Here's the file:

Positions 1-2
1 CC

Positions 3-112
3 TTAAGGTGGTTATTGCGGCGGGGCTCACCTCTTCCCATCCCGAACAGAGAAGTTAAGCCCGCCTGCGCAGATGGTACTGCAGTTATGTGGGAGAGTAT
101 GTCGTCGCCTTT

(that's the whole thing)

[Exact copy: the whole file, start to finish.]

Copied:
Positions 1-2
1 CC

Positions 3-112
3 TTAAGGTGGTTATTGCGGCGGGGCTCACCTCTTCCCATCCCGAACAGAGAAGTTAAGCCCGCCTGCGCAGATGGTACTGCAGTTATGTGGGAGAGTAT
101 GTCGTCGCCTTT